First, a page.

The career achievements of Ross Beaty are as multi-dimensional as the man and the companies he founded and led over almost four decades. He is first and foremost a geologist with a passion for exploration and a discerning eye for projects with economic potential. He is one of Canada’s most successful mining entrepreneurs, with 13 of his companies creating an estimated $6 billion of shareholder value since 1994. He built his flagship, Pan American Silver, into one of the world’s largest silver producers with seven mines in Latin America. Beaty is also one of the most influential people in the global mining industry for his pragmatic support of environmental causes, ability to build bridges with civil society, and remarkable legacy of philanthropy.

Born in Vancouver, Beaty earned a bachelor’s degree in geology at the University of British Columbia (UBC) in 1974 and a degree in Mineral Exploration from the Royal School of Mines at the University of London in 1975. He returned to UBC and earned a law degree in 1979.

Beaty built his namesake contract geology company and a team of 30 geologists before launching Equinox Resources as his first junior company in 1985. He developed three mines before selling Equinox to Hecla Mining in 1994, then founded, developed and sold eight other juniors into the new century. These included Lumina Copper, which he split into six companies and sold in a series of transactions that generated nearly $2 billion of shareholder value.

Beaty founded Pan American in 1994, based on his belief that silver would be an essential metal of the future and continue to attract investor interest. He kept the faith during the downturn of the late 1990s, assembled mines and deposits at low prices and unlocked their value as markets and metal prices improved. Pan American grew to become the second largest primary silver producer in the world, with seven mines, 6,500 employees, and a current market value of $3.3 billion.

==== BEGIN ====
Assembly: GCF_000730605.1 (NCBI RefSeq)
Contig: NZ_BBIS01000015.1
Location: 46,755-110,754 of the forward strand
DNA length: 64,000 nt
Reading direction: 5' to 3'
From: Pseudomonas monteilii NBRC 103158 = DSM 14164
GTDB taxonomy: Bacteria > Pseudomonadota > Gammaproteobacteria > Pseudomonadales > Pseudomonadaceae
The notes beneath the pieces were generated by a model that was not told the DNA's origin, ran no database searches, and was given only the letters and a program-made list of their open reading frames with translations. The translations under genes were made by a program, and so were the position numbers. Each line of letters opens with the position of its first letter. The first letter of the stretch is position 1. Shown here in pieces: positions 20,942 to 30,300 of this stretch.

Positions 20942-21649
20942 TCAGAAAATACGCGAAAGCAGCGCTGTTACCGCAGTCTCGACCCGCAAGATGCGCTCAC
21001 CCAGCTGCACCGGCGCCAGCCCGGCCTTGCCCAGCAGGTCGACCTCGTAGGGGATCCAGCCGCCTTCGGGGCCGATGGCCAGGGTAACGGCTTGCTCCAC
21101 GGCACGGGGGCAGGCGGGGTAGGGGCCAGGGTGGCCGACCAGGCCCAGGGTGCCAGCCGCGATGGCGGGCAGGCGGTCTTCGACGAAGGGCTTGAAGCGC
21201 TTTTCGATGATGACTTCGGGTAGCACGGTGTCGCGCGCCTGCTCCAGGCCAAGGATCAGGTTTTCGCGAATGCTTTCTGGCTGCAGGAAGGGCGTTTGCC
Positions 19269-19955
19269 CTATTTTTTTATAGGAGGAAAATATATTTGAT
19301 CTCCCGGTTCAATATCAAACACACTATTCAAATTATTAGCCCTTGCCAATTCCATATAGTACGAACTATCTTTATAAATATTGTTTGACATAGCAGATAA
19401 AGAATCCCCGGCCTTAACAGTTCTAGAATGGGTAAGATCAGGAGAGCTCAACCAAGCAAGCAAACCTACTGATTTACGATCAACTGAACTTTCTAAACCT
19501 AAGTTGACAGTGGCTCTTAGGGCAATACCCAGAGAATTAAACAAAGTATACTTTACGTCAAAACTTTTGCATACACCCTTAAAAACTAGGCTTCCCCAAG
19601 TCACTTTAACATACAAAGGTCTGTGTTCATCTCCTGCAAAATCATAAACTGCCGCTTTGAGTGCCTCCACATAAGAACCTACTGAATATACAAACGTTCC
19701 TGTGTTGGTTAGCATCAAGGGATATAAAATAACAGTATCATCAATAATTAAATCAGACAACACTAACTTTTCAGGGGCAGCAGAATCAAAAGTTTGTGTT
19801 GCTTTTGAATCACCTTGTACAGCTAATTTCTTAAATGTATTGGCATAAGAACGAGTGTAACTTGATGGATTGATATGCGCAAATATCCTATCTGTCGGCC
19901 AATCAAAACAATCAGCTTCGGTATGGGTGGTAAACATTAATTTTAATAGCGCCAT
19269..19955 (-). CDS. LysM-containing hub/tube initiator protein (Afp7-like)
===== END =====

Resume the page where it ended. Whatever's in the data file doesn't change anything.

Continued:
An ardent environmentalist, Beaty started a geothermal power company in 2008 that merged to form Alterra Power in 2011. Alterra operates nine geothermal, wind, solar and hydro-electricity plants in Canada, Iceland and the USA. He also established the Sitka Foundation, which distributes $3.5 million annually to support more than 72 environmental organizations. He helped conserve the Britannia Mine Museum and was a major donor to UBC, which led to the creation of the Beaty Biodiversity Museum, the UBC Earth Sciences Building, and the Pacific Museum of the Earth. In 2017, Beaty and his wife Trisha donated $4 million to the Canadian Museum of Nature in Ottawa, and $5 million to Queen’s University to support research into freshwater resources.

Beaty’s achievements and philanthropy have been recognized by the mining industry and other segments of society. Among other awards, he was presented the Viola MacMillan Award by PDAC in 2010, and received the CIM Vale Medal in 2014. In 2017, Beaty was inducted to the British Columbia Business Hall of Fame and appointed to The Order of Canada.

Beaty’s achievements and philanthropy have been recognized by the mining industry and other segments of society. Among other awards, he was presented the Viola MacMillan Award by PDAC in 2010, and received the CIM Vale Medal in 2014. In 2017, Beaty was inducted to the British Columbia Business Hall of Fame and appointed to The Order of Canada.

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